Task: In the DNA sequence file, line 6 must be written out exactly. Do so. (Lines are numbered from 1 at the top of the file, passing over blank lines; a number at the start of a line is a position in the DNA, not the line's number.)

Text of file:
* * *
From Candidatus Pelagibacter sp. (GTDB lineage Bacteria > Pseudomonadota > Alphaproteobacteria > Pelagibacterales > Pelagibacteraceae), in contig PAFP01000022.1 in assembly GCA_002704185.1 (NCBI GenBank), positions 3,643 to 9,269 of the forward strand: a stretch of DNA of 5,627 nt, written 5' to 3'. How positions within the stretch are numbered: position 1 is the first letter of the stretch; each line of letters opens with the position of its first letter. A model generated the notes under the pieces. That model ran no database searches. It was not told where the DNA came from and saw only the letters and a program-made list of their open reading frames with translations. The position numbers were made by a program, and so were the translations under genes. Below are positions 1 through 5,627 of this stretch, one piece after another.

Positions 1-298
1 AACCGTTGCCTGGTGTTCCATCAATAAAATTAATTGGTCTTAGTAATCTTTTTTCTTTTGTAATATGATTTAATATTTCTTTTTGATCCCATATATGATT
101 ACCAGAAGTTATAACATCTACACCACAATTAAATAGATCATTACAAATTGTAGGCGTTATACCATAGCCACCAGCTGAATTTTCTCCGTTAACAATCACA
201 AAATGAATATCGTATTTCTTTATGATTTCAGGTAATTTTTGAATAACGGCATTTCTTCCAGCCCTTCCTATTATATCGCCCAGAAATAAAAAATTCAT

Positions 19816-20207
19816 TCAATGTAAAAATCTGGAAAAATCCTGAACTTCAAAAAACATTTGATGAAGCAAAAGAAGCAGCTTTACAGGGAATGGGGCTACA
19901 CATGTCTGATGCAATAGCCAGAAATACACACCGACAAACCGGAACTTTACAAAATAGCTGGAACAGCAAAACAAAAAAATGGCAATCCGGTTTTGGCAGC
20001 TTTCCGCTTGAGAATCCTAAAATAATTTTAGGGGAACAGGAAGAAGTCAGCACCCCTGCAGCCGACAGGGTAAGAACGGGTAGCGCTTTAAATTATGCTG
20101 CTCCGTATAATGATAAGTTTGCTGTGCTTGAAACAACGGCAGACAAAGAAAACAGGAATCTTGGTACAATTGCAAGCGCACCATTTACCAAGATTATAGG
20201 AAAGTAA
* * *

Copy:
Positions 19816-20207